# Why does an FFT-based filter change phase?

I am very new to DSP, and I'm just trying to figure stuff out here. I saw a video which stated that a filter implemented using an FFT would alter the phase of different frequencies differently. The way I'd assume such a filter works is that it takes the DFT of the input, scales amplitudes based on what frequencies you want to keep and which you want to lower, then take the inverse, and do that for chunks at a time (possibly overlapping chunks?). How would that alter the phase? Maybe the delay caused by needing a large portion of the input before any output can be produced could cause a delay in the signal, but how would that equate to a different phase change per frequency?

Note that I have no idea how filters actually work, or if an "FFT-based filter" is even a thing people do, the video I linked above mentioned that however. I'll probably ask a second question on how FFT-based filters are implemented, and whether the assumptions I made above are correct.

• This video contains a number of inaccuracies and even misconceptions. I think you should consider other sources. Nov 27, 2022 at 21:46
• @Jazzmaniac I thought so too. What sources would you recommend?
– kepe
Nov 28, 2022 at 8:47
• Any introductory signal processing text should do. Filters are usually covered early on and not very hard to understand. Videos usually do not offer the level of detail and rigour that you'll find in literature. Nov 28, 2022 at 8:56

Whether a filter is implemented in the time or frequency domain does not matter. It will alter the phase of the input in a way consistent with its phase response. Consider a filter with frequency response expressed in its polar form: $$H(\omega) = G(\omega)e^{j\theta(\omega)}$$ with $$G(\omega) \triangleq |H(\omega)|$$ the filter's magnitude response and $$\theta(\omega) \triangleq \angle H(\omega)$$ its phase response.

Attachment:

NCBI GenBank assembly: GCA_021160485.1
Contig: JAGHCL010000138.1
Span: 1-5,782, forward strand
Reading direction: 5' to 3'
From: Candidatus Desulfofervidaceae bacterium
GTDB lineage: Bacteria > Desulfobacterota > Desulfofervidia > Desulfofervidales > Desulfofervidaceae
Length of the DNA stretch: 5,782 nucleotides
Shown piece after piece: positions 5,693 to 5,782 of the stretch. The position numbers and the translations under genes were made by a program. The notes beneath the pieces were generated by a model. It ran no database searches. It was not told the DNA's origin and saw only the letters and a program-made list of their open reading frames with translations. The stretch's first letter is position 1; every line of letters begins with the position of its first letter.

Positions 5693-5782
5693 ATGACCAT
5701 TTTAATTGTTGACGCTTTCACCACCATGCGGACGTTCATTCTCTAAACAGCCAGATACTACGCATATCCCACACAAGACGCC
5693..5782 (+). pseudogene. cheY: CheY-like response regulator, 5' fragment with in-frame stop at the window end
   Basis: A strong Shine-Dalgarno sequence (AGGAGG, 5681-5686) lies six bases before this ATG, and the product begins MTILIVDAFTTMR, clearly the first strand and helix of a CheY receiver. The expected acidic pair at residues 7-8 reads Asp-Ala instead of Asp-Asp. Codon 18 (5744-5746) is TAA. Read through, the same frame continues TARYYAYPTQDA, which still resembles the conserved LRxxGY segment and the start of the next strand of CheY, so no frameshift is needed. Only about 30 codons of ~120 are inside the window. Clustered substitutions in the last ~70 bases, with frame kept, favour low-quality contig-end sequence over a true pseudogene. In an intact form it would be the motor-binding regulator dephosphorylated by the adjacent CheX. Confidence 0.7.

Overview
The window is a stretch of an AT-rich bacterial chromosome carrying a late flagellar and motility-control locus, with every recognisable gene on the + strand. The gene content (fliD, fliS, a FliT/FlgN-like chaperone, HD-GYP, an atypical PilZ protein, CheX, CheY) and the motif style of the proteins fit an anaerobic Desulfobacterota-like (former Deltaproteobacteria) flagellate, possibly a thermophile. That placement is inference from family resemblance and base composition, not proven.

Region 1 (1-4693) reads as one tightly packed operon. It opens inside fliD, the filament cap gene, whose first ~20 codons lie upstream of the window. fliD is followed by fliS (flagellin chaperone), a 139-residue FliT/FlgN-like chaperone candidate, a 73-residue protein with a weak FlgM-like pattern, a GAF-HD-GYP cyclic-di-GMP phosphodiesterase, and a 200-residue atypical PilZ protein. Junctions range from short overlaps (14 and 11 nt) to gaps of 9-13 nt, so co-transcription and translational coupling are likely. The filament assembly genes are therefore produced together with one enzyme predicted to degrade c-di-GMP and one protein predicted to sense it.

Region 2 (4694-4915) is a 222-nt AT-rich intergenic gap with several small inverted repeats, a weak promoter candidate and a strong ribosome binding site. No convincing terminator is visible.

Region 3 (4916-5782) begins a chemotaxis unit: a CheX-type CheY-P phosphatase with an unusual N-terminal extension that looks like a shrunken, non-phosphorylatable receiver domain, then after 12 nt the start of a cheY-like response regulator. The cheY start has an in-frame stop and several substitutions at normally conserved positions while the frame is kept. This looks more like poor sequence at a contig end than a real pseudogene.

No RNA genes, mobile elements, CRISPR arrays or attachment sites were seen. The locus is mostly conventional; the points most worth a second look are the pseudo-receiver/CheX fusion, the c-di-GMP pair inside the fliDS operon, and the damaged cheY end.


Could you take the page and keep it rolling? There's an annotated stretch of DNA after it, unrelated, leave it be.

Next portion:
Now apply this filter to an input signal with Fourier transform $$X(\omega) = |X(\omega)|e^{j\zeta(\omega)}$$ to get the output signal with Fourier transform $$Y(\omega) = |Y(\omega)|e^{j\phi(\omega)}$$: \begin{align} Y(\omega) &= H(\omega)X(\omega)\\\\ &=|H(\omega)|e^{j\theta(\omega)}|X(\omega)|e^{j\zeta(\omega)}\\\\ &=|H(\omega)X(\omega)|e^{j(\theta(\omega) + \zeta(\omega))} \end{align} which implies: $$$$|Y(\omega)| = |H(\omega)X(\omega)|$$$$ $$\phi(\omega) = \theta(\omega) + \zeta(\omega)$$ This latter relationship shows how the phase of the input signal $$\zeta(\omega)$$ is altered by the filter's phase response $$\theta(\omega)$$. Specifically, the output signal's phase equals the input signal's phase plus the filter phase at each frequency $$\omega$$.

• I see. What I don't understand is why a filter would have a phase response θ(ω) of anything other than zero, since just reducing the amplitudes of some frequencies using a DFT wouldn't change the phase, but another answer stated that's not how filters work, so I guess my question isn't exactly correct. I'll mark this answer as correct though.
– kepe
Nov 28, 2022 at 9:08
• @FireCubez You can just reduce amplitudes of some frequencies in the frequency domain, and keep the phase intact. However, it's not recommended.
– Jdip
Nov 28, 2022 at 10:00

I'd assume such a filter works is that it takes the DFT of the input, scales amplitudes based on what frequencies you want to keep and which you want to lower, then take the inverse,

You'd assume wrong. Doing frequency domain filtering is more complicated than that. If you want to dive into more detail: read up on Overlap Add or Overlap Save algorithms.